Ken Burns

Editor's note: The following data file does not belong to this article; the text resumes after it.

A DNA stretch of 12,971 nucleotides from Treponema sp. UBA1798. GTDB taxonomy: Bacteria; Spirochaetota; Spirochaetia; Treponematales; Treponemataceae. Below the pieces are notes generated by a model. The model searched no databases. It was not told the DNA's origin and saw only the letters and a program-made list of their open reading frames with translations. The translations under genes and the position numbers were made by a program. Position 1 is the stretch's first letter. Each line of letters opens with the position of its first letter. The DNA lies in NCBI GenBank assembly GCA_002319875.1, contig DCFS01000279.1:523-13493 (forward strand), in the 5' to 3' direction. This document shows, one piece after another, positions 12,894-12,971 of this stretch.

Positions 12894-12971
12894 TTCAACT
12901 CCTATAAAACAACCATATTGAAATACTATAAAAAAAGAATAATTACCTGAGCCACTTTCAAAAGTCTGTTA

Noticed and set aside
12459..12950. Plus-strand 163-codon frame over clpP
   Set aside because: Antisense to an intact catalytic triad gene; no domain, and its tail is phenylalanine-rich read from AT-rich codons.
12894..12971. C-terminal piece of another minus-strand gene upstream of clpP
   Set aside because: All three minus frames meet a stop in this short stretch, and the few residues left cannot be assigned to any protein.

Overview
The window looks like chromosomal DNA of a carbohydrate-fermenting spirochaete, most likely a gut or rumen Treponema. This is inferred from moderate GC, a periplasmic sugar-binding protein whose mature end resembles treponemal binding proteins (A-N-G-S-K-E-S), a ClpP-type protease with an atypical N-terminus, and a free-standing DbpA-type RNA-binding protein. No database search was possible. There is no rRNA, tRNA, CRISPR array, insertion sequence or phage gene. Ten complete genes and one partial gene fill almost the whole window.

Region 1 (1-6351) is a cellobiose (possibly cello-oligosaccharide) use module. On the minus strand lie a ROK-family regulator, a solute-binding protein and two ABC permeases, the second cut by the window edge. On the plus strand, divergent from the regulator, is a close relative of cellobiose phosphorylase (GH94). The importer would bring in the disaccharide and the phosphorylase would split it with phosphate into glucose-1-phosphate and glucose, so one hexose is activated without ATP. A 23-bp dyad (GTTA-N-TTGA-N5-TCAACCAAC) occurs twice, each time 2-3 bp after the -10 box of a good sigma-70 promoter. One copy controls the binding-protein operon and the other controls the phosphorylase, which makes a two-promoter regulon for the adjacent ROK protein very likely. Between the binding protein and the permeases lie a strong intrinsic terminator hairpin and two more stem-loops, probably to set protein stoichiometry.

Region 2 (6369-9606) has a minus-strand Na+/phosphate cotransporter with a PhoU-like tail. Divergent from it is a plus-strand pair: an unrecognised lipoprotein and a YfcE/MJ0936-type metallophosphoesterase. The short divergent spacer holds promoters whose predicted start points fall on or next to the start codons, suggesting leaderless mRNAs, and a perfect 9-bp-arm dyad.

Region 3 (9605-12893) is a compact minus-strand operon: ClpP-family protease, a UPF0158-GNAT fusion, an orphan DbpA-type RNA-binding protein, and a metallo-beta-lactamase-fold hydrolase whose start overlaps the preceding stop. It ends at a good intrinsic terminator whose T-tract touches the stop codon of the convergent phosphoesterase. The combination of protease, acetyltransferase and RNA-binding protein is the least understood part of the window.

In which John Heilemann talks with documentarian Ken Burns, whose new four-part series, Muhammad Ali, premiered this week on PBS. Heilemann and Burns discuss Ali's life and legacy as the most important athlete of the 20th century, in particular how his story transcends sports, intersecting with the defining issues of his era (race, religion, politics, protest) and illuminating much about the American experience in the convulsive Sixties and Seventies; Burns's prodigious body of work, which has earned him two Academy Award nominations, 15 Emmys, and two Grammys, and has made him the dominant practitioner of his art form over the past 40 years; the landmark films within his oeuvre — multi-part television events such as The Civil War, Baseball, Jazz, and The Vietnam War, some running nearly 20 hours in length — and how Burns found himself imbued with the power to get such sprawling projects made; and the central role that race has occupied in his work, and in the American story. Burns also reflects on his childhood and how it inspired his career, and what it was like to co-direct the Ali series with his oldest daughter Sarah and her husband. 



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